Review of The Joy of Writing Sex by Elizabeth Benedict
The Joy of Writing Sex came out 12 years ago and quickly established itself as a standard sex writer’s resource. The updated Kindle edition brings it up into the era of the Internet, both in the way you buy the book and in some of the new topics added.
Contrary to what the title might suggest, this is not a book about writing pornography. Instead, it is intended for regular authors to help them write more successful sex scenes within their own novels and short stories. Her primary point is that just like the rest of the story, any good sex scene needs to be expressed through character, plot, and dialogue.
Bad sex scenes in otherwise well written novels are fairly common. In fact, since 1993, the Literary Review has had the Bad Sex in Fiction Award. The winner of the 23rd annual award was Morrisey for his 2015 List of the Lost. Part of what led the writer to victory was this sex scene between the athlete Ezra and his girlfriend: “At this, Eliza and Ezra rolled together into the one giggling snowball of full-figured copulation, screaming and shouting as they playfully bit and pulled at each other in a dangerous and clamorous rollercoaster coil of sexually violent rotation with Eliza’s breasts barrel-rolled across Ezra’s howling mouth and the pained frenzy of his bulbous salutation extenuating his excitement as it whacked and smacked its way into every muscle of Eliza’s body except for the otherwise central zone.”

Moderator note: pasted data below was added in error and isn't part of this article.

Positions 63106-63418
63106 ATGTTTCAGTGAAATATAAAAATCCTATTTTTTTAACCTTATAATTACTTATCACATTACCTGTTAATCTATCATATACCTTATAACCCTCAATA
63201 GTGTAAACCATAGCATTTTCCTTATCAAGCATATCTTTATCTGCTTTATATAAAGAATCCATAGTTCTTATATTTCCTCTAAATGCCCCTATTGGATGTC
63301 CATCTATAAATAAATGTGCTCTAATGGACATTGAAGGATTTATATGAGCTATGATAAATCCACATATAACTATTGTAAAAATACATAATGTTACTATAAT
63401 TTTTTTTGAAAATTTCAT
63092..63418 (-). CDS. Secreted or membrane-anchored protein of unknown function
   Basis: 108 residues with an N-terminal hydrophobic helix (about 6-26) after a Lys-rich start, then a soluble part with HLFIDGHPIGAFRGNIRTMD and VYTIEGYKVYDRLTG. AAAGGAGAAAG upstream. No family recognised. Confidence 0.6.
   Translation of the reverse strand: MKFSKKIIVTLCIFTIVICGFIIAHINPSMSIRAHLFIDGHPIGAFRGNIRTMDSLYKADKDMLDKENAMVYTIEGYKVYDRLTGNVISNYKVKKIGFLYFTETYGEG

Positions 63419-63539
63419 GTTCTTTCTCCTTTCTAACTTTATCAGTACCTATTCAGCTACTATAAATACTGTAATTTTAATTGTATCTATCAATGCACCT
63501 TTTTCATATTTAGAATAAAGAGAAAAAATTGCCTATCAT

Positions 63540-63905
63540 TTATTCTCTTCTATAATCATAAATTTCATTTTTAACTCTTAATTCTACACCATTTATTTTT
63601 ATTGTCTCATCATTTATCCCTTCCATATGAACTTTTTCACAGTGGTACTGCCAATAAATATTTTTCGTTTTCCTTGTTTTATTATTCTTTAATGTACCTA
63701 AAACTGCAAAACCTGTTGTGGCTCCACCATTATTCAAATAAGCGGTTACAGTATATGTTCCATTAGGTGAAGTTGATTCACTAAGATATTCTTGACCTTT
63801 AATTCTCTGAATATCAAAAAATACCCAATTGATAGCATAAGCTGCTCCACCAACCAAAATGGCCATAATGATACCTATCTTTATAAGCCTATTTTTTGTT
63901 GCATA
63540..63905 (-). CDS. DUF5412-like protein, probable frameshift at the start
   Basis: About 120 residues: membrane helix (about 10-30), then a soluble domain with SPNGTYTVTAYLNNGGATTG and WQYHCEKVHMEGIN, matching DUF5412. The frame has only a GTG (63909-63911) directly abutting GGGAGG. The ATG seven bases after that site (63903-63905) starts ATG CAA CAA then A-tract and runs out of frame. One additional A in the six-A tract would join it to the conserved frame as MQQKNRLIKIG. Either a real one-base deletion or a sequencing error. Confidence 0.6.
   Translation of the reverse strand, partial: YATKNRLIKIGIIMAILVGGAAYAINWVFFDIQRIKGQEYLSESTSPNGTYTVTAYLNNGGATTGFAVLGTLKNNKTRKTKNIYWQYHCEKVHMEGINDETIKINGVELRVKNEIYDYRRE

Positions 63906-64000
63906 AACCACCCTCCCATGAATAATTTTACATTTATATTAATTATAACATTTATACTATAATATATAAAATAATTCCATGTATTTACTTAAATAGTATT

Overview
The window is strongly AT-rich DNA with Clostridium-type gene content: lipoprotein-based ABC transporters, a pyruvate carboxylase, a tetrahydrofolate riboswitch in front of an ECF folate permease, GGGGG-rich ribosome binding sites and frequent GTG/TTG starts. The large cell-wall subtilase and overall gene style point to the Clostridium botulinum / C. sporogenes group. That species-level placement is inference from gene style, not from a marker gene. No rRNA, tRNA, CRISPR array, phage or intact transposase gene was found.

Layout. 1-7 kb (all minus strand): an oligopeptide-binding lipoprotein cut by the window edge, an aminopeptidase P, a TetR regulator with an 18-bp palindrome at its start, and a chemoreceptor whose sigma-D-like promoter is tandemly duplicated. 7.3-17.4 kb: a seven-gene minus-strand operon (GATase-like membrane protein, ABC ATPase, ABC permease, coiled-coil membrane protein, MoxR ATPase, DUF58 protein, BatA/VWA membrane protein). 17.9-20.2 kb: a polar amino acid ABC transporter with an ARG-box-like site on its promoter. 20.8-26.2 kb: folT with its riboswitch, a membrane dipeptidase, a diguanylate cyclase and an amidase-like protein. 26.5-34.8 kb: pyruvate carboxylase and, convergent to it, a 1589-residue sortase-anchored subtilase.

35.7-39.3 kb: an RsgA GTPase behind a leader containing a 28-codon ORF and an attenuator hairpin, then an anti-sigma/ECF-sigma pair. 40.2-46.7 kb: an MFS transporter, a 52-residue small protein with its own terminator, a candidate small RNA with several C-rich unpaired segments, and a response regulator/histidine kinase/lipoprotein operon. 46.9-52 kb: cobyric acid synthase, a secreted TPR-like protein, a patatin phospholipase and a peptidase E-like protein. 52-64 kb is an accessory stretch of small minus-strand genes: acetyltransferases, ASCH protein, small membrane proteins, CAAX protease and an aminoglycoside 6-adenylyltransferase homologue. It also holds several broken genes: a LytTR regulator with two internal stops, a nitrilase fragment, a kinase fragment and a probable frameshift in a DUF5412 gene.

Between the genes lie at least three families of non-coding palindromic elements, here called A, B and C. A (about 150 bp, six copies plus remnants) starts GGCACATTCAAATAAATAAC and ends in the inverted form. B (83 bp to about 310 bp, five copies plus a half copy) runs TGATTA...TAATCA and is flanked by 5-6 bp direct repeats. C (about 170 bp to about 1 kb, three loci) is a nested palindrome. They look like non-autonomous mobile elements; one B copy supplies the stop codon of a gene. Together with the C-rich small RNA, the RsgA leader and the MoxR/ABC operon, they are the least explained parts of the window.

One of the way she differentiates sex scenes from pornography is that in pornography, everything drives towards the orgasm. There are usually no surprises. Good sex scenes often have surprises. For those also interested in writing pornography, this is not such bad advice either.
Besides her own advice, she also includes advice from well known mainstream authors such as John Updike, Robertson Davies, Edmund White, Darren Strauss, Stephen McCauley and Dorothy Allison. There are also a good number of examples, from the author and others. Many of them are pretty steamy and do a good job in getting the points across.
Entire chapters are devoted to dealing with sex in the age of AIDS, losing one’s virginity, sex between husbands and wives, adulterous sex, recreational sex, illicit sex, and solo sex. In each chapter, she points out the potential dramatic elements of the situations and the circumstances specific to each. The last section offers several exercises to try to help you develop your sex scene writing skills.
It is a fairly thin volume, but it offers plenty to think about. It is very literary in its approach, and the goal is to learn not how to write hot sex scenes, but how to write sex scenes that fit within the context of the story you are telling and move the story forward. While very useful and encouraging to mainstream writers, the advice here is also valuable to would be pornographers. A good story is a good story, even if it revolves around sex entirely and is very arousing for the reader. Flat characters, limited plot, stilted dialogue, and no dramatic tension make for a dull story, even if the characters are getting it on like minxes.